Now the dust has settled on the initial budget announcements, the details of the new legislation are emerging.
One significant change for business owners are the new rules on Entrepreneurs Relief (ER).
Up to the day of the 2018 Autumn Budget (29/10/18) the following conditions had to be met to qualify for ER
– The company must be a trading company or the holding company of a trading group.
– The shareholder must be an officer or employee of the company for 12 months.
– The shareholder must hold 5% of the nominal share capital for a period no less than 12 months.
– The shareholder must hold 5% of voting rights for a period no less than 12 months.
By manipulating the rights attached to the shares it was possible to obtain the benefit of ER without any real capital risk. In order to counteract this the Chancellor announced two new conditions to the four listed above, effective immediately:
– Shareholders must be entitled to at least 5% of the company’s distributable profits.
– Shareholders must have a right to at least 5% of the net assets of the company available to equity holders on a winding-up.
The Chancellor also extended the continuous holding period from 12 month to 24 months.
That seems quite straightforward, so what’s the issue?
Individuals who have one class of shares and whose articles state they rank ‘pari passu’ on a distribution and a winding up, will not be affected as it can be demonstrated that they have a right to at least a 5% of the capital on a winding up and at least 5% of any distributable profits.
But what about individuals with Alphabet shares? How confident can a shareholder be that they are entitled to 5% of the company’s distributable reserves when in fact one shareholder could receive 100% of the distribution by virtue of the provisions in the Articles?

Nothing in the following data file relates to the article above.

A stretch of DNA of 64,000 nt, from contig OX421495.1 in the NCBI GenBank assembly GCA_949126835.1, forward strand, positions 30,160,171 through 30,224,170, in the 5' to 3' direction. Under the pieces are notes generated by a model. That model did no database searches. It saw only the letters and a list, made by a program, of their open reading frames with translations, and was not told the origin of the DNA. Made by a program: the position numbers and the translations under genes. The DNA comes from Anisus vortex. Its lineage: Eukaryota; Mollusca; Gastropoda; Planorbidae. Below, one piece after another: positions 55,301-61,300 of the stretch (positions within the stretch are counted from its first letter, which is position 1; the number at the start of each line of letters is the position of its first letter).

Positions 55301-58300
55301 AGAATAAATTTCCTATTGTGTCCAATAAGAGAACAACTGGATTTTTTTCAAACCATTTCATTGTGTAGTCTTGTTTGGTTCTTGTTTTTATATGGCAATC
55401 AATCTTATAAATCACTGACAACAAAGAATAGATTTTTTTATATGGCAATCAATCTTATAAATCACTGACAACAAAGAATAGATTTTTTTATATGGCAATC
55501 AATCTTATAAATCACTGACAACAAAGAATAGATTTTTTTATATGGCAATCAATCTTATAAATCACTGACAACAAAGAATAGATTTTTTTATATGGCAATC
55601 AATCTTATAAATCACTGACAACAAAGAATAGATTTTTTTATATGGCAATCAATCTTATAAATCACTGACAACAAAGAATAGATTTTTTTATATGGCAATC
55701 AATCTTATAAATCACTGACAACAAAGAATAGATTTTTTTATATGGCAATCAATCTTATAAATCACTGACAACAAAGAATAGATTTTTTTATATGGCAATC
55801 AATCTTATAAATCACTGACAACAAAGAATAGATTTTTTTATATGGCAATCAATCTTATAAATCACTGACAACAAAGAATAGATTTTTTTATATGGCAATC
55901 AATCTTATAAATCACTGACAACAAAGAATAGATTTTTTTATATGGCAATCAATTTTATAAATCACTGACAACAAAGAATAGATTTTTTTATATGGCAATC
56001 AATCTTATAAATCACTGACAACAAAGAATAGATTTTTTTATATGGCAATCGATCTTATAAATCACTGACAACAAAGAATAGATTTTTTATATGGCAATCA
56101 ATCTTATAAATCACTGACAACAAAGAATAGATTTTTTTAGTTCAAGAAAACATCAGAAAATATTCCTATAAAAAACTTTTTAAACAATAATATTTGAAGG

Also, what about growth shares where a ratchet exists which pays out others a fixed amount, on a winding up without specific reference these individuals are not ‘entitled’ to at least 5% on a winding up.
In fact, we believe that ER is at risk in all the following circumstances:
– Growth shares (where the shares benefit only on a proportion of an uplift in value)
– Low or nil dividend paying shares
– Ratchet share structures (where capital is received after a ring-fenced amount)
– Shares with different nominal values
– Convertible securities, preference shares and certain financing arrangements with shareholder loans
Shareholder or investment agreements referring to restrictions on voting or dividend rights
In the above scenarios the tax rate for the individual post 28th October just doubled.
It is not believed that this was an intended effect but without further clarification from HMRC a significant number of individuals will have just lost the ability to claim ER and with a 2-year qualifying period, those directors intending to sell will need to amend their articles and hold the shares for a 2-year period before the tax rate reverts to 10%
The government were effusive in their belief for ER and the benefits that it brings, so we’re hoping that they will offer more clarification on the situation. If clarification is not forthcoming however individuals may need to review their Articles and Shareholders Agreements and amend them to get the qualifying period for ER started again